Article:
Where Eagles Dare

New this month Factual error: A number of the German uniforms in this film are incorrect for this period and location. The reversible white/camouflage parkas worn by the allies were scarcely seen beyond the eastern front before D-Day and would have looked very suspicious without the matching over-pants. Additionally, the marsh pattern camouflage on these didn't appear on these until mid 1944, which only partially replaced the Heer splinter patterns, SS camo patterns, as well as blue and olive solids. Finally, the stereotypical black SS uniforms seen in the film were largely replaced with an olive green version of similar cut nearly 10 years before the film was set. In 1943-44, it was only worn by Himmler (who also wore the olive version), his staff, very highly placed members of SS related organizations, some of Hitler's bodyguard detachment, and native security forces on the eastern front (hiwi's).

Factual error: The Germans in the castle are using Bell 47 helicopters which, apart from being manufactured by the enemy, did not even appear until after the war.

Factual error: The aircraft at the Oberhausen airfield at the end of the field are T-6 texan trainers of the Austrian air-force painted with Luftwaffe markings.

Factual error: In the flashback scene where the commandos are being briefed on their mission, they are told that General Carmody was on his way to a meeting with Russian officers on Crete. Hardly the best place for a meeting between the Allies since Crete was then under German occupation.

Factual error: When Richard Burton walks over the square where the helicopter is, he salutes a soldier. An officer NEVER salutes first one with a lower rank. And surely not in Germany.

Paul Moortgat
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Suggested correction: Watch the DVD carefully at 1:14:14. The German soldier walking the dog salutes first and Richard Burton returns the salute.

Factual error: As the coach moves through the village near the end of the film, it drives past a tracked vehicle. The vehicle is a Hotchkiss LPz, a type of armoured personnel carrier not produced until the 1960s.

Factual error: When Lt. Schaffer is sneaking up on the German soldier, in the radio room in the castle, you see and hear the soldier changing radio station channels. Most of the music you hear playing on the radio is distinctly a 1960s style easy listening music and not 1940s music.

Factual error: Smith has the books with names in his pocket when he goes into the water, jumping from the cable car. When he shows the books to Turner, they are in perfect shape. They should have been waterlogged or at least showed some sign of water damage.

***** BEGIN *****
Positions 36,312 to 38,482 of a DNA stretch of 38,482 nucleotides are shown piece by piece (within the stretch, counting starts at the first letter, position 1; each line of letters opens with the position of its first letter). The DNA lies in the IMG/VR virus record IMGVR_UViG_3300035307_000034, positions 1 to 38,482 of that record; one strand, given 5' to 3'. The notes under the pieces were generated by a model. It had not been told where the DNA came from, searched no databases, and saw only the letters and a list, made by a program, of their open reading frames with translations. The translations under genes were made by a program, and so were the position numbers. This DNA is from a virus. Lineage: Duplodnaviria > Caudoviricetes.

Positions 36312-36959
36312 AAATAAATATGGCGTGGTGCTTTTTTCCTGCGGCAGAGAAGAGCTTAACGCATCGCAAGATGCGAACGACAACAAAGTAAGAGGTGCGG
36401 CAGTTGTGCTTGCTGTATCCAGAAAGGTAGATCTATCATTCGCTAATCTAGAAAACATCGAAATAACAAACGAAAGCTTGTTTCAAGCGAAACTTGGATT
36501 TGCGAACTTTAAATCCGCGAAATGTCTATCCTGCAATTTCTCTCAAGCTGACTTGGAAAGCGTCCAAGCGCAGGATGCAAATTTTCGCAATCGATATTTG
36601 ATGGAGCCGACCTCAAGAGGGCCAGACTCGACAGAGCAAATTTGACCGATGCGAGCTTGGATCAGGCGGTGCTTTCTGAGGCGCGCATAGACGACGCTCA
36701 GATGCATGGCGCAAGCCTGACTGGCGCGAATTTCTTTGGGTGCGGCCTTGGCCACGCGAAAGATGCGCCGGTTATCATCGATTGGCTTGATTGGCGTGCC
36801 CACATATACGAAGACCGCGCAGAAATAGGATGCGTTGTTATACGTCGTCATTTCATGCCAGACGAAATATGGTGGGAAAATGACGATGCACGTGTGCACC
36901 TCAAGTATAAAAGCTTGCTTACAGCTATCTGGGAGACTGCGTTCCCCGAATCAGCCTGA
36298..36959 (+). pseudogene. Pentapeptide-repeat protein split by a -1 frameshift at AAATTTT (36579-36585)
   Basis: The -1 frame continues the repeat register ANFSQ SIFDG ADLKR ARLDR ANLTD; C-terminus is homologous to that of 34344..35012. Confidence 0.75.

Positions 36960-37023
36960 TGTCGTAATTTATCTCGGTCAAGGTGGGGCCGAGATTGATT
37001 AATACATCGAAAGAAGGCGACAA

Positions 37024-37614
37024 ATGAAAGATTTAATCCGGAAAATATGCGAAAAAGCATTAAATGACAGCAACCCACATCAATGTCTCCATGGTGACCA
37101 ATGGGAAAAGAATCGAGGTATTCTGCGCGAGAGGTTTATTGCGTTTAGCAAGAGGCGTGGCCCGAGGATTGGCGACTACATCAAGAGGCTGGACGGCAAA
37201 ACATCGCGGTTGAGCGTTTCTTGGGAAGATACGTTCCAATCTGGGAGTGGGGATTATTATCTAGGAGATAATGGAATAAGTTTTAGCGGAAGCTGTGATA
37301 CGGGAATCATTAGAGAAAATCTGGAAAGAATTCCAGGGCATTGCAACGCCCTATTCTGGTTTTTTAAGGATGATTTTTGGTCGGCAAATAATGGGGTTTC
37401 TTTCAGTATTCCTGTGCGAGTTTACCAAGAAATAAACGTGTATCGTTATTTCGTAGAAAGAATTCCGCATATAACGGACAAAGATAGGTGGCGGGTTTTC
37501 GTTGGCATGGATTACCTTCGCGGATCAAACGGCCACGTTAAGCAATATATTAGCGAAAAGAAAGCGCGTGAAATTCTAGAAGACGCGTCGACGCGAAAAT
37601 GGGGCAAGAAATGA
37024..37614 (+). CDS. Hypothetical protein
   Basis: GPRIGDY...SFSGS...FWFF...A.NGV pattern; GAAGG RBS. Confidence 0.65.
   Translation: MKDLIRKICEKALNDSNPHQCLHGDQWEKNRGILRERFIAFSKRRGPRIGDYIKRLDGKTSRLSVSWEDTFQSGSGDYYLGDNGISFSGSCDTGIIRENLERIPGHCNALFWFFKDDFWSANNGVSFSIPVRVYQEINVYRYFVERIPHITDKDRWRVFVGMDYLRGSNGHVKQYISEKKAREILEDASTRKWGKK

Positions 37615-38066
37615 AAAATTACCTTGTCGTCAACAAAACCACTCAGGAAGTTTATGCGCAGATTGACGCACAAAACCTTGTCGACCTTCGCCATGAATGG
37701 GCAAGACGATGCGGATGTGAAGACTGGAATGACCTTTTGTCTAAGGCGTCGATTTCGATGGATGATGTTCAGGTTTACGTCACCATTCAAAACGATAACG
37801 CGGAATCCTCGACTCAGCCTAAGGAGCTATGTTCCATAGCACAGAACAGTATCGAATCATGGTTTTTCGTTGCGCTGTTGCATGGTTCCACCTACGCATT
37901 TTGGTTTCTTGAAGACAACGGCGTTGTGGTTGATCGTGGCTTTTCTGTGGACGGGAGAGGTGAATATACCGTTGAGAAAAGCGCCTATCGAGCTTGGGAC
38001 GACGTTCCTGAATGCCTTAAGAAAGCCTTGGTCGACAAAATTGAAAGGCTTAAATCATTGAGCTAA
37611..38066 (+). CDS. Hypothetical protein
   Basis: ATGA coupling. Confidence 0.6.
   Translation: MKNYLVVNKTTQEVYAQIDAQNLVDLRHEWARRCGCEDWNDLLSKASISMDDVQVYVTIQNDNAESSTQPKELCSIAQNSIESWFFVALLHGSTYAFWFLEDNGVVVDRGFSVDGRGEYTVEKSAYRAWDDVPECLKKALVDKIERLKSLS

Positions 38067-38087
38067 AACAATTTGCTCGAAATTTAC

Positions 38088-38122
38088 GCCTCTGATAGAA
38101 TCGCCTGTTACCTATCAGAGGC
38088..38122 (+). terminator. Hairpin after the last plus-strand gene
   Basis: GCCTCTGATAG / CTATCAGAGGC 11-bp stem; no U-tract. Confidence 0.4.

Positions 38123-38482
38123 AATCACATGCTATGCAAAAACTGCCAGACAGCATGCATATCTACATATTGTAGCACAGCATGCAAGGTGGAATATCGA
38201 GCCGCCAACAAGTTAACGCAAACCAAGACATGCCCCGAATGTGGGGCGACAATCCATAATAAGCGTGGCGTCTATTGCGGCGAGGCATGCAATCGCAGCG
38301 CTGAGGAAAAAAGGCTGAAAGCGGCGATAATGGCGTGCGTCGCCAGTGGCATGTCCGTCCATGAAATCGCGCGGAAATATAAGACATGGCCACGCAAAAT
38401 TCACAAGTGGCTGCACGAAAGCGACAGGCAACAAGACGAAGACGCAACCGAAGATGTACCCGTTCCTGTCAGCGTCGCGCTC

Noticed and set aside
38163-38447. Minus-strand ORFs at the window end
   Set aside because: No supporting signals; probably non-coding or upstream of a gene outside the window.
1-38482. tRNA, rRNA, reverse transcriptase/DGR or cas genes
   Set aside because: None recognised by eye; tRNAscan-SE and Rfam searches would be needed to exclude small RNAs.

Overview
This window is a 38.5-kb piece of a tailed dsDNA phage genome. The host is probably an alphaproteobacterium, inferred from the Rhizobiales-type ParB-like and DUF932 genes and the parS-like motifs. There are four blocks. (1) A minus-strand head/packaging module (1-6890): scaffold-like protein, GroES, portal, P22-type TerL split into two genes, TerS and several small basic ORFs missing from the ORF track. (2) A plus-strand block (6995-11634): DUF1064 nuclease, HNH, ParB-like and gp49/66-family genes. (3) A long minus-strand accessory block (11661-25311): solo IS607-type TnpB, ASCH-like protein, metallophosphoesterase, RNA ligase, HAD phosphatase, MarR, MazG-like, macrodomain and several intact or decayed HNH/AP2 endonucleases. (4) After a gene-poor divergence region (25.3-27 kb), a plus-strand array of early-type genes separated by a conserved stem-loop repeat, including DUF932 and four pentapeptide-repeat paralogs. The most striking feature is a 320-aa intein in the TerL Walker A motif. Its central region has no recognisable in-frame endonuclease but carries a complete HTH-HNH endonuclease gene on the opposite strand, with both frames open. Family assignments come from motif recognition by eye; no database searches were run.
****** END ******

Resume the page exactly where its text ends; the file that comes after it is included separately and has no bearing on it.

Factual error: When General Rosemeyer steps out of the helicopter in the courtyard, he salutes Colonel Kramer. Colonel Kramer then returns the salute. A senior officer would never salute a more junior officer first. (00:28:25)

Factual error: Schaffer and Smith are captured and the Nazis are taking them away in a car. After some fighting, the car crashes. While the Nazis fly through the vehicle's windshield, our heroes sit like they had seatbelts, which they didn't.

Factual error: Near the end the Germans have to blow a tree in two pieces but the snow on the road is still there, not affected by the blast. And later when the first Kübelwagen is passing the gap for the chase there are already tracks from other takes.

Paul Moortgat

Continuity mistake: When the team are about to jump from the cable car into the river, the view from ground level shows a bare road with no snow on it on the right and a line of trees on the left with German trucks parked next to them, but the view from the cable car shows a snow-covered road and no trucks beside the trees. (02:06:00)

Greg McCreanor
More mistakes in Where Eagles Dare

SS-Standartenführer Kramer: Let me remind you, Major, I'm a colonel in the SS and not a lieutenant who you can frighten with your threats.
SS-Sturmbannführer Von Hapen: Your military rank and position are obvious to me, Colonel, and so are your attempts to discredit me with superiors in Berlin.
SS-Standartenführer Kramer: If there is any discredit, you bring it upon yourself. Good night.

More quotes from Where Eagles Dare

Trivia: The idea of helicopters was not necessarily new in WW2, but effective designs were not made until after the war; there is evidence from some literary sources (one of them being a book named "German Secret Weapons of WW2" or something like that) that the Germans did indeed conduct experiments and designs on this vehicle type.

More trivia for Where Eagles Dare

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